It’s time for a lunch break! Head to the Rione Monti with Rome’s coolest restaurants and nightlife spots. From the Imperial Forum, take Via Cavour and then Via dei Serpenti, and you arrive in this quarter that rises and falls on hilly ground and is full of trattorias, trendy establishments, and bistros.


  1. The Campidoglio (Capitol Hill) and the Capitoline Museums

After this lunch break, return from the Prati District to the Colosseum Park. From the Roman Forum, a 15-minute walk takes you to the Capitoline, the smallest and most famous of Rome’s hills, a sacred place for ancient Romans, dominated by the colossal Temple of Jupiter Optimus Maximus. When you arrived in the Piazza del Campidoglio, designed in 1500 by Michelangelo, admire the various monuments such as the perfect copy of the equestrian monument to Marco Aurelio, the Palazzo dei Senatori, the Palazzo dei Conservatori and the Palazzo Nuovo. These three stately buildings are part of the Capitoline Museums that you must visit because they are the world’s oldest public museum. When you enter, admire the paintings of great artists such as Caravaggio and Tintoretto, as well as numerous sculptures and statues. If you love art and would like some original ideas for visiting the capital and enjoying its charm away from mainstream tourist destinations, discover the unseen side of Rome with our five ideas for some off-beat itineraries.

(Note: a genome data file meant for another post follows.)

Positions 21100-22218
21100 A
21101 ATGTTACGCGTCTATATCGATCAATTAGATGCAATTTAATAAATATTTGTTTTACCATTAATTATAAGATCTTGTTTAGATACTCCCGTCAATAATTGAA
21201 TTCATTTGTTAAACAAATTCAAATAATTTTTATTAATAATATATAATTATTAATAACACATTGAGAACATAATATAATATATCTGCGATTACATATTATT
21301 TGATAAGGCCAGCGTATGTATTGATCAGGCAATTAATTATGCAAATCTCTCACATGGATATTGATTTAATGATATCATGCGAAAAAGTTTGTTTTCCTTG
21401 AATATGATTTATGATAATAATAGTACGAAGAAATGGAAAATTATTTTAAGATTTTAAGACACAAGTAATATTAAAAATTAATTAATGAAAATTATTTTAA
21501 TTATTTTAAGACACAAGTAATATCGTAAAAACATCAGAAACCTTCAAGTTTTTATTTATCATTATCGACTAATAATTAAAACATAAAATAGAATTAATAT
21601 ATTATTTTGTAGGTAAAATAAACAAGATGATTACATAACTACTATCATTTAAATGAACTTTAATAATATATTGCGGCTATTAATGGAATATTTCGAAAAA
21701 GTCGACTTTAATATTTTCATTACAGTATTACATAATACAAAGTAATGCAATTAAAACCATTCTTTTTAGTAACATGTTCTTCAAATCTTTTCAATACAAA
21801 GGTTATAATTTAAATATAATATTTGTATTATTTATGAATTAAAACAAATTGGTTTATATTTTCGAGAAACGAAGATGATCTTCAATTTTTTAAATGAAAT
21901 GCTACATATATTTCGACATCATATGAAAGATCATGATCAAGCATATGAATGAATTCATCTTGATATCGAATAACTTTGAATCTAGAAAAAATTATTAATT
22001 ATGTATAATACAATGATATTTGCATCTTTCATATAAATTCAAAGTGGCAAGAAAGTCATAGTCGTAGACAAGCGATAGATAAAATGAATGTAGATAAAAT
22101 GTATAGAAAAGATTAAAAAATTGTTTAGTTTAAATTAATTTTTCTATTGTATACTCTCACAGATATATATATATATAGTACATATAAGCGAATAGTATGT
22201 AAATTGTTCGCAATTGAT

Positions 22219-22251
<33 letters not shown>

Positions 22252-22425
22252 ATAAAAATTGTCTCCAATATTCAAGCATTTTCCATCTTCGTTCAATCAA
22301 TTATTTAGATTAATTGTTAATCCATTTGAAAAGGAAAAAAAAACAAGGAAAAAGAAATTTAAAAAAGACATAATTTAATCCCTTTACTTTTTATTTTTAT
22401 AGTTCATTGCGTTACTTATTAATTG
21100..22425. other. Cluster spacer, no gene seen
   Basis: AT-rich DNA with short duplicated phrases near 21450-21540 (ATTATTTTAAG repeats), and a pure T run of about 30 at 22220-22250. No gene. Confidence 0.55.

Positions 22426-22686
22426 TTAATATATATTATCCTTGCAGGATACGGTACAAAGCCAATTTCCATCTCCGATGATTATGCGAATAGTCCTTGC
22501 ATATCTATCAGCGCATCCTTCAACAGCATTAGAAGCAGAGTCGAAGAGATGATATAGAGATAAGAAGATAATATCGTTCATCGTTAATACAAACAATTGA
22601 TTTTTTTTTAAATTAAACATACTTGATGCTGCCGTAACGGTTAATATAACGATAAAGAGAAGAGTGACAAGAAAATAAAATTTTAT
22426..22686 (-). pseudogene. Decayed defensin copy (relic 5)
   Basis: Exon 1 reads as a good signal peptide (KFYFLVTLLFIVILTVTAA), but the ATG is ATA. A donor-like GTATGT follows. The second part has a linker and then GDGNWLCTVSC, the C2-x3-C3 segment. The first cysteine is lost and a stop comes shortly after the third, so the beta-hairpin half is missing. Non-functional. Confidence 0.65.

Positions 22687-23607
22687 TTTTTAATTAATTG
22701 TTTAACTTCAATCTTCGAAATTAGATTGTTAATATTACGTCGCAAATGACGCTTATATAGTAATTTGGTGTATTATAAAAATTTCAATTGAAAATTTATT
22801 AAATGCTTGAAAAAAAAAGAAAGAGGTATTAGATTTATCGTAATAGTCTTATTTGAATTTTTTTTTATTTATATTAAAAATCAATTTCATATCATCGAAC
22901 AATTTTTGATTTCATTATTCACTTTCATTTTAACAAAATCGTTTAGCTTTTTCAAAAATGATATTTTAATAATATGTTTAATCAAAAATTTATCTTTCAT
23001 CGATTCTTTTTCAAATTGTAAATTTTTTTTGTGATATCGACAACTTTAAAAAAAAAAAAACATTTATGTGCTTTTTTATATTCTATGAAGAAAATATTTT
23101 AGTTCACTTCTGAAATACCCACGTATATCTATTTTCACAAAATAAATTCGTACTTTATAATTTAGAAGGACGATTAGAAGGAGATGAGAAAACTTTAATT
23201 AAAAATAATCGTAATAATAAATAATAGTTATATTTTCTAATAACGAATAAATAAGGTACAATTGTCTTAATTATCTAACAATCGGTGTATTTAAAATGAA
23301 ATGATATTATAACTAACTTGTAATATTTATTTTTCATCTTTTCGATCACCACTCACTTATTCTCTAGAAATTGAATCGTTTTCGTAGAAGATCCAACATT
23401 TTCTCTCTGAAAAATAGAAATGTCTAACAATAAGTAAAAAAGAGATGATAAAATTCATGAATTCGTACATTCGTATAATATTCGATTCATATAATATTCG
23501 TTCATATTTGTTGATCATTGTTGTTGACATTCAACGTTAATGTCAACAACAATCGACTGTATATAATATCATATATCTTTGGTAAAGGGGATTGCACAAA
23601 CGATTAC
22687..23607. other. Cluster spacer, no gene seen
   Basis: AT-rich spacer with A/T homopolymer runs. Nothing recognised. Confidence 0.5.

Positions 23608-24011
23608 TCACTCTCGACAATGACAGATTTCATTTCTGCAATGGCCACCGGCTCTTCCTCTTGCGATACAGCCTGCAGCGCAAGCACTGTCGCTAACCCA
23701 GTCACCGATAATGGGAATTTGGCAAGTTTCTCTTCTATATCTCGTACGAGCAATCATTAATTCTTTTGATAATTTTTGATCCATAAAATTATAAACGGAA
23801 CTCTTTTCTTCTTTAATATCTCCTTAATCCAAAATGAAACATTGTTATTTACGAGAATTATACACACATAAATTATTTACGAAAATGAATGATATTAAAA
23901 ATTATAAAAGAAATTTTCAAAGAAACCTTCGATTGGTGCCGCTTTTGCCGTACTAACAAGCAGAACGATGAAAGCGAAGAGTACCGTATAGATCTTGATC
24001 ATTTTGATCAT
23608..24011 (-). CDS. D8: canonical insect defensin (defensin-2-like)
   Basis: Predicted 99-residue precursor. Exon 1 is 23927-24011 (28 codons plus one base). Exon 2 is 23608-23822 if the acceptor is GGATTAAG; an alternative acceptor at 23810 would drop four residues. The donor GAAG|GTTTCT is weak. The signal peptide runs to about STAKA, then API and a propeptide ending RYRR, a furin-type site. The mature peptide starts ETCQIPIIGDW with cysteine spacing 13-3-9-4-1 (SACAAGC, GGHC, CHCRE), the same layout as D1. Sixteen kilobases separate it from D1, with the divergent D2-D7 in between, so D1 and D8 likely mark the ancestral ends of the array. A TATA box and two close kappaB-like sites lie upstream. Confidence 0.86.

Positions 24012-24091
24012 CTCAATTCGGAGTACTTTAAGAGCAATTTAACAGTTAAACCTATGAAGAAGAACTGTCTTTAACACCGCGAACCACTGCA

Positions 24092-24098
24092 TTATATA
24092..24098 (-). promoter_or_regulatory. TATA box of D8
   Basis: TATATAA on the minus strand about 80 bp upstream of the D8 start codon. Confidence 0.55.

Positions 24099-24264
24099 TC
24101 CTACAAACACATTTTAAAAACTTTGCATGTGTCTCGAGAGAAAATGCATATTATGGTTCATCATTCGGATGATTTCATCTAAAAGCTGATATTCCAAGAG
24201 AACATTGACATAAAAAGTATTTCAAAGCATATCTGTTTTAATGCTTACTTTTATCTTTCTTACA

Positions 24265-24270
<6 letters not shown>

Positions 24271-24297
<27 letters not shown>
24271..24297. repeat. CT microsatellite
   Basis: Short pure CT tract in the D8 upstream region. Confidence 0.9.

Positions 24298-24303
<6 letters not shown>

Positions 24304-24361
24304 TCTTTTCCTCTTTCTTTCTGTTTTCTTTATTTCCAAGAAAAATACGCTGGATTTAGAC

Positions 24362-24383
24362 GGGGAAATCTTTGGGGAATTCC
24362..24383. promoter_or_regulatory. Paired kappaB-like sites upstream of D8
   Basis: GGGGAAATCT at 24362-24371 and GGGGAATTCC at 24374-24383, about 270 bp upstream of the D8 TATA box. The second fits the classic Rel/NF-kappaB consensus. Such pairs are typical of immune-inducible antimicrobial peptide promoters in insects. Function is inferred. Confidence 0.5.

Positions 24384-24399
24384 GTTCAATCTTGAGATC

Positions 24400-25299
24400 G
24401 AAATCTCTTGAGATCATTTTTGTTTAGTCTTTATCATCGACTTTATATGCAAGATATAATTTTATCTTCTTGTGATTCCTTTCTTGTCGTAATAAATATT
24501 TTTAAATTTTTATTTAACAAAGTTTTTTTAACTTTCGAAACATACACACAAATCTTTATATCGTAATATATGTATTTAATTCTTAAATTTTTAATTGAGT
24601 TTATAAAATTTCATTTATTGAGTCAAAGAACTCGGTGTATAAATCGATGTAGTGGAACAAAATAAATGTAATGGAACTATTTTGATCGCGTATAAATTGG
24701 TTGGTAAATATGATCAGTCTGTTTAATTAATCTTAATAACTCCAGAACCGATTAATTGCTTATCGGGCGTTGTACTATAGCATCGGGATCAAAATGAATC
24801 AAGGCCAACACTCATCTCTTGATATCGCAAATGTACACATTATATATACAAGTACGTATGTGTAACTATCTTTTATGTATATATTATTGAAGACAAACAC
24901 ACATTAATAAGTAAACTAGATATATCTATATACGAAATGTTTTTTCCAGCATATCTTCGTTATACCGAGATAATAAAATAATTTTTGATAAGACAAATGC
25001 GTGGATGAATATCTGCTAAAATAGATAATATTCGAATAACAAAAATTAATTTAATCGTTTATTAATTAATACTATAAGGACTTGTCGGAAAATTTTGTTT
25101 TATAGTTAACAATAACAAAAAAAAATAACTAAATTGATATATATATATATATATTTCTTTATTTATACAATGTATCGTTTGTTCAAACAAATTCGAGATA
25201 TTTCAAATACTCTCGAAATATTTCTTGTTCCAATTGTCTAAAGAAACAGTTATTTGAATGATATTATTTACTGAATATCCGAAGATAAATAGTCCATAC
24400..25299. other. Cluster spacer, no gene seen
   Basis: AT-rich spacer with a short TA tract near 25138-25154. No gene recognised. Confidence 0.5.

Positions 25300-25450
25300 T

Admission to the Capitoline Museums is €15 for EU citizens between 18 and 24 years of age and €13 for children under 17. Access is free for visitors over-65. Adission is free on the first Sunday of the month The museums are open every day from 9.00 am to 7.30 pm. Opening hours are until 2.00 pm on 24 and 31 December and from 2.00 pm to 8.00 pm on 31 January.


  1. Piazza Venezia and the Vittoriano

After your visit to the Capitoline Museums, head for Piazza Venezia, Rome’s most central square; it’s only a five-minute walk. Here you can admire the majestic Monument to Vittorio Emanuele II, the Vittoriano, built in 1885 to commemorate the Unification of Italy; today, it is dedicated to the Unknown Soldier. You can reach the top of the Vittoriano either via the stairs or the panoramic elevator (for the latter, you must purchase a ticket); the view from the terrace at the top is breathtaking. Remember that it is forbidden to sit on the steps and this is strictly enforced. The Vittoriano is open every day from 9.30 am to 7.30 pm and the last entrance is at 6.45 pm. Changing of the guard at the Tomb of the Unknown Soldier takes place every hour.